There could be times when only tough love will save us.

Saturday, 10/ 5/13

The first reading speaks to those of us who bring troubles on ourselves. It tells us that our first step for putting our sadness behind us must be our recognizing that it has been our fault. Then, after that, we must bend our wills to following the path God sets before us in prayer. Sometimes nothing but harsh medicine will cure us.

The author of the first reading, Baroch, was Jeremiah’s companion. With Jeremiah he had witnessed the rich people of Jerusalem sinking so low that no cure could save them. With Jeremiah he had witnessed the fright of Jerusalem’s wealthy class when their city was surrounded by troops from Babylon. Even though they had always scorned Jeremiah’s warnings, they came to him when their enemies were at their gates.

Jerusalem’s wealthy asked Jeremiah if there was anything they could do to get God on their side. Jeremiah recommended their freeing their slaves. He told them that God was most offended by the rich who made slaves of their own relatives who could not pay their debts.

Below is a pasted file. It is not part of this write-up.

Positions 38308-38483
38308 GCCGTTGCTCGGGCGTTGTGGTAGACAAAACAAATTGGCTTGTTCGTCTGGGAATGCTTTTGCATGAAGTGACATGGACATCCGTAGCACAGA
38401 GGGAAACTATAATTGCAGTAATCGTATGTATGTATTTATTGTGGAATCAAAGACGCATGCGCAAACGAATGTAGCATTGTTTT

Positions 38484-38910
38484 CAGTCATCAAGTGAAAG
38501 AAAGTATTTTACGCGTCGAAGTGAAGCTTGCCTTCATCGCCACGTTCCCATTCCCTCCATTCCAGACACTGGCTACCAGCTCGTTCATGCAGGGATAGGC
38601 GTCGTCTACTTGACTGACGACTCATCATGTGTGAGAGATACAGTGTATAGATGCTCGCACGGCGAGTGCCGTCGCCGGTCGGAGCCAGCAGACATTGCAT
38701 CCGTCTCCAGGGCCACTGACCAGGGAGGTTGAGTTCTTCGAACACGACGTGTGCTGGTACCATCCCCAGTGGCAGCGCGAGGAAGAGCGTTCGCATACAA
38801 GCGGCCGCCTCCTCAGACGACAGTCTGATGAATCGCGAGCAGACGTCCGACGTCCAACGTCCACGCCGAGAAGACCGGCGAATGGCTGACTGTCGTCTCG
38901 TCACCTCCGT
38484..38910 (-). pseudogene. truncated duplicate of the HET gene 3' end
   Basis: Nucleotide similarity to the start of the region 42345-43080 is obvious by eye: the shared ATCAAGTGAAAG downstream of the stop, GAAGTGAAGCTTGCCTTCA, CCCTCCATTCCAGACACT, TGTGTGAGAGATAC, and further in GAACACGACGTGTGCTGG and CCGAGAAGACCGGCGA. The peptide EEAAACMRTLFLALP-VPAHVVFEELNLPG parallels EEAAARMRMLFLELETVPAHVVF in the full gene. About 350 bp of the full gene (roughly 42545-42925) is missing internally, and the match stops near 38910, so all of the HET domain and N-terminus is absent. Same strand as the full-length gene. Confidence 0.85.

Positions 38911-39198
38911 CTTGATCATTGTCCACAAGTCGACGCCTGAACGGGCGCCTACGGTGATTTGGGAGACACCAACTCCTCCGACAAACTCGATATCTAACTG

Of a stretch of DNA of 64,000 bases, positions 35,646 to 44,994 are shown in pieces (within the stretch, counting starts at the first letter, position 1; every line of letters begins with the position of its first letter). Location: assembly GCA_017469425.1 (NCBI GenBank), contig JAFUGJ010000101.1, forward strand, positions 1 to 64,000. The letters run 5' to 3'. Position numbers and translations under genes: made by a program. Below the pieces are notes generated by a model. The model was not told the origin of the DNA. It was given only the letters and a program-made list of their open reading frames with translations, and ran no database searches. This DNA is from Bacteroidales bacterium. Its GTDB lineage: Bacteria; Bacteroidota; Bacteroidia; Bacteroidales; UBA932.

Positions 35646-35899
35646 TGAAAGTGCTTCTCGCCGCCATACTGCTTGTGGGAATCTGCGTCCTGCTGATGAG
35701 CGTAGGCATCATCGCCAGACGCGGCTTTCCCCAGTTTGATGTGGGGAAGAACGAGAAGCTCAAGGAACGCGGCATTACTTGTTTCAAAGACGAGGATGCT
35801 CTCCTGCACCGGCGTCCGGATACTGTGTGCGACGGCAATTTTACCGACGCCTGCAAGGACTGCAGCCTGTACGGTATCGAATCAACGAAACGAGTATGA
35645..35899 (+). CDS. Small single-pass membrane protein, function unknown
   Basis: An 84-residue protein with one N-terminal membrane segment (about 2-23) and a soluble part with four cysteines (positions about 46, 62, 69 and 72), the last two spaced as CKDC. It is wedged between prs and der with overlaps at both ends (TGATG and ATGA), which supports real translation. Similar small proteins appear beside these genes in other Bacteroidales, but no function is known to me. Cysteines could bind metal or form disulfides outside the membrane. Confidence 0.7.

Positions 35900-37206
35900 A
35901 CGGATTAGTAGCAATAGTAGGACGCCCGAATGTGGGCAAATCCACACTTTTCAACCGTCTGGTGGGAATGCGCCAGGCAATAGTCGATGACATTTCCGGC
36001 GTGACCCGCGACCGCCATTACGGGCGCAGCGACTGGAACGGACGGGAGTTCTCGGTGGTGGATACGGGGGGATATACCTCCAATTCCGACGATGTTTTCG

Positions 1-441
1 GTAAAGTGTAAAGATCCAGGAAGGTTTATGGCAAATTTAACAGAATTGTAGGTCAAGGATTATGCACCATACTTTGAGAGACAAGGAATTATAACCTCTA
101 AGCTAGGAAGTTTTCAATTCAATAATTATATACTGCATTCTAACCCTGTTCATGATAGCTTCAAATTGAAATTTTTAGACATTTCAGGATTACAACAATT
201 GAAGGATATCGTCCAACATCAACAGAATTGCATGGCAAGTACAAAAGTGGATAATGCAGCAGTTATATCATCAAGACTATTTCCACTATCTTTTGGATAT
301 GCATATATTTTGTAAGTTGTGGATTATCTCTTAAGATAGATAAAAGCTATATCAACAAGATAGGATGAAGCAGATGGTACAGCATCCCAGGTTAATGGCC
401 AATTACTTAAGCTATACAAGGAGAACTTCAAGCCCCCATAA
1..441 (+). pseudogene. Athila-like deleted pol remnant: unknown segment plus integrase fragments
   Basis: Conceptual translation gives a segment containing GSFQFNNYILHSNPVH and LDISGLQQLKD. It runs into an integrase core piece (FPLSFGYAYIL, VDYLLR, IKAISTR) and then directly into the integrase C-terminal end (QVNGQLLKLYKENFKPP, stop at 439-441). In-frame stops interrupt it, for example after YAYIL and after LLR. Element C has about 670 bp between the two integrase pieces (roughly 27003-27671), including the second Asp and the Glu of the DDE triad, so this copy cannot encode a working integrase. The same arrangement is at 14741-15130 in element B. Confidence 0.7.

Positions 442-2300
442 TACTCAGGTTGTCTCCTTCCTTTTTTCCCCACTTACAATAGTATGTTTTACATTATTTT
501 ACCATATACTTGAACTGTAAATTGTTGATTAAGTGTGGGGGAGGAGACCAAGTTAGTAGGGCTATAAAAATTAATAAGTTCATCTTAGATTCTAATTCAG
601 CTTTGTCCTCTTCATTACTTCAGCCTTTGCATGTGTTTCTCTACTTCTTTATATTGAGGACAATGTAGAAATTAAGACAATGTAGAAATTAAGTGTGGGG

Anxious to try anything, those rich people freed the family members they had enslaved in payment of debts. Immediately after that, the Babylonians who were besieging them were drawn away by Egyptians attacking them from the south.

So, feeling safe, those filthy rich went out and rounded up their freed slaves. With that, Jeremiah saw that those people were beyond any easy cure. The Babylonians came back, and Jeremiah watched them lead the people off in chains.  

Similarly, it could happen to us that our sins would become so much a part of us, that only some life-upsetting cure would be able to turn us around.

As terrible as their captivity was to be for Jerusalem’s rich, in the end it was what was needed. We can see their change of heart in the beautiful Psalm “By the Rivers of Babylon”

Looking for some cheap fun, their captors in Babylon asked the Jews to get out their harps, and to chant them some of their psalms. The Jews refused, saying that their respect for God and his holy songs prevented them from using them for entertainment. They could not put their hands and tongues to that task.

How could we sing a song of the Lord in this foreign land? If I forget you, Jerusalem, may my right hand wither, may my tongue stick to my palate.

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